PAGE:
Of course, twitterpated (a fairly new word in the English lexicon; word on the street is that it gained popularity because of that Bambi movie) is much more related to the idea of ‘spring fever’, or the kind of romantic frisson that allegedly goes with it, while kilig is season-less, and actually describes a very specific emotion that cuts across a very broad set of conditions, some of which are not necessarily and/or directly linked to romantic love.
We can be kilig about movies and songs and books, for instance. And we can be kilig for other people. It’s a very nuanced term.
I’m going to stop here because I don’t want to bore you with my prattle, or weigh you down with an answer that’s more convoluted than necessary. But yeah, twitterpated. Probably. :D
1. I really hate looking more stupid/ignorant than everyone else.
If remedying this situation means clandestinely borrowing research materials from the company library (hey, I brought them back before anyone even noticed they were missing), and reviewing models like a maniac, and calling my best friend (yay for his phd in Economics!) at some godforsaken hour just to make him explain regression theories, then so be it.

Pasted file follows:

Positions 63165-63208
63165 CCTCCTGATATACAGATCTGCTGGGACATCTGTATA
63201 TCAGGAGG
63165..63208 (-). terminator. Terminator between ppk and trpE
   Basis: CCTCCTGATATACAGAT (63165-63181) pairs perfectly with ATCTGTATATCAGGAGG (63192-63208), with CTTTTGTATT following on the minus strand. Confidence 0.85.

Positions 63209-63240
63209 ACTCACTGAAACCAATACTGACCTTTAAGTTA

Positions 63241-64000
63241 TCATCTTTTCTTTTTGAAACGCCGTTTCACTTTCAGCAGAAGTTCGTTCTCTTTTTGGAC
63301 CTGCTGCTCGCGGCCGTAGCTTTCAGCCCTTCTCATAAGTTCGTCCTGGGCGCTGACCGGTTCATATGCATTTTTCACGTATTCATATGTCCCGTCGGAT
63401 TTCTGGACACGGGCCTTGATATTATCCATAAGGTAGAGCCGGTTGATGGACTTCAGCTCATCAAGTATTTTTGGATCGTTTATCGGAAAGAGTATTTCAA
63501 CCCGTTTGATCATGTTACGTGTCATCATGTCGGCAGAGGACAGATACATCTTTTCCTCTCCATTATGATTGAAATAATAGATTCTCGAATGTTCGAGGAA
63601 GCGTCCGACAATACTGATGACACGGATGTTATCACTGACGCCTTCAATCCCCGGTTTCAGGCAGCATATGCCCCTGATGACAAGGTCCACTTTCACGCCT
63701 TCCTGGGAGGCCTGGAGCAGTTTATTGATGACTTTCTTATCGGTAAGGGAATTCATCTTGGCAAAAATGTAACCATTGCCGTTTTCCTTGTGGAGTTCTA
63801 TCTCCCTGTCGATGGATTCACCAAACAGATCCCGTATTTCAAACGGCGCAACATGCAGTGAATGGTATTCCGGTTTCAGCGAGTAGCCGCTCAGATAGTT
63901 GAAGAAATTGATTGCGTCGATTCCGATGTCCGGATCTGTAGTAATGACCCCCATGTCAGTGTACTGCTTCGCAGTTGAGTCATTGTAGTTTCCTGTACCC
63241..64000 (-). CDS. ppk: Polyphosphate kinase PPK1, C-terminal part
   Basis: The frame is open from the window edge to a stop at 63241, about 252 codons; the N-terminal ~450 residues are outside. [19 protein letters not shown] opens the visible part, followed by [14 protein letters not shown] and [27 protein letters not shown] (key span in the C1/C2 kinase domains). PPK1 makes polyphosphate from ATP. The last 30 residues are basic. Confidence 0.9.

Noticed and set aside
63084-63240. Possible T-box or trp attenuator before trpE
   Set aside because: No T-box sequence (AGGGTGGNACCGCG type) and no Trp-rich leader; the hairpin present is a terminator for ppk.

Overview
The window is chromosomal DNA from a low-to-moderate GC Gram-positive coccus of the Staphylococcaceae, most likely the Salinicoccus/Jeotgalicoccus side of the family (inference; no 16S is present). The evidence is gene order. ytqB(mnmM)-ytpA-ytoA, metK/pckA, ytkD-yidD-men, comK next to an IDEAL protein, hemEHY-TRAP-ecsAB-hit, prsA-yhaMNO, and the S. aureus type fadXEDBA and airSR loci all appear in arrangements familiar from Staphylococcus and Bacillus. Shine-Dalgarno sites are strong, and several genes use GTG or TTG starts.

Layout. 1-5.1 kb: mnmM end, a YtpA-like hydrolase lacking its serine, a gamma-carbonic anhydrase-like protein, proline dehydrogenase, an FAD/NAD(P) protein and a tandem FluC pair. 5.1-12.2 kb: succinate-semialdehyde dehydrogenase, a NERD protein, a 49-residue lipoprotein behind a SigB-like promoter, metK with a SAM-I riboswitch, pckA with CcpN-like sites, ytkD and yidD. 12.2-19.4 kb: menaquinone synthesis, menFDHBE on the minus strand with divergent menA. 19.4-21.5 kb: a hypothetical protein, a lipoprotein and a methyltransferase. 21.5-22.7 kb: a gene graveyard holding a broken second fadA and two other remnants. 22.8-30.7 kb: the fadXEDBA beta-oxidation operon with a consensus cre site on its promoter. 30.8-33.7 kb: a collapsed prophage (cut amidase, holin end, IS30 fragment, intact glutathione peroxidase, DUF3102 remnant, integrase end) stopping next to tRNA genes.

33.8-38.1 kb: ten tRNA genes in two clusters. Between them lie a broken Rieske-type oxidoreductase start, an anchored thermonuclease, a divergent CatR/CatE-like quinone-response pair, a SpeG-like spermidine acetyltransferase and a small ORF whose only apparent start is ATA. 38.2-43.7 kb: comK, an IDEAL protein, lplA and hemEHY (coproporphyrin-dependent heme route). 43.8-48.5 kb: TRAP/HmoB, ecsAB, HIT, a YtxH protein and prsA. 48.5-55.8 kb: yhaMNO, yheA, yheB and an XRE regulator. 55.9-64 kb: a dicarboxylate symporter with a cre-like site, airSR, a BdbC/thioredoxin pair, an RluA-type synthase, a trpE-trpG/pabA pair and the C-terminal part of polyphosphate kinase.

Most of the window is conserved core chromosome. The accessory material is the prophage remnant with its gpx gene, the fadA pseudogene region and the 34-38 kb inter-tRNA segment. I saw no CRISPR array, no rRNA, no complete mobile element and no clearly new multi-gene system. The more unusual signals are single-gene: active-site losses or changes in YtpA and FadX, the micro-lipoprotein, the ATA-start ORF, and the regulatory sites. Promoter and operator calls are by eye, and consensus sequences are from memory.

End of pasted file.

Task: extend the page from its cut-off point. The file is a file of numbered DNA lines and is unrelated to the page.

I can forsake a social life and run on caffeine and sugar for the next few days; I absolutely cannot stand feeling like a moron.
2. Telling hedgefund boys you’ve been to the Playboy Mansion is a great way to break the ice.
In my previous life as a so-called ‘nightlife journalist’ in the cultural and intellectual wasteland that is Las Vegas, I was called to cover many, many events that bring me much shame. I covered Bobbing for Boobs (girls bob for apples, winner gets new implants). I covered Crazy Horse’s Ladies’ White Mud Wrestling (exactly as it sounds - girls in bikinis wrestled in, errr, white mud). I covered Paris Hilton’s parties and Kanye West’s many descents into bacchanalia. And a few times, I was asked to interview guests at the Playboy Mansion.
What can I say… it was a mansion. There were girls. The underwater grotto was pretty nice.
3. If you’re Asian, some people really do think that math is your superpower.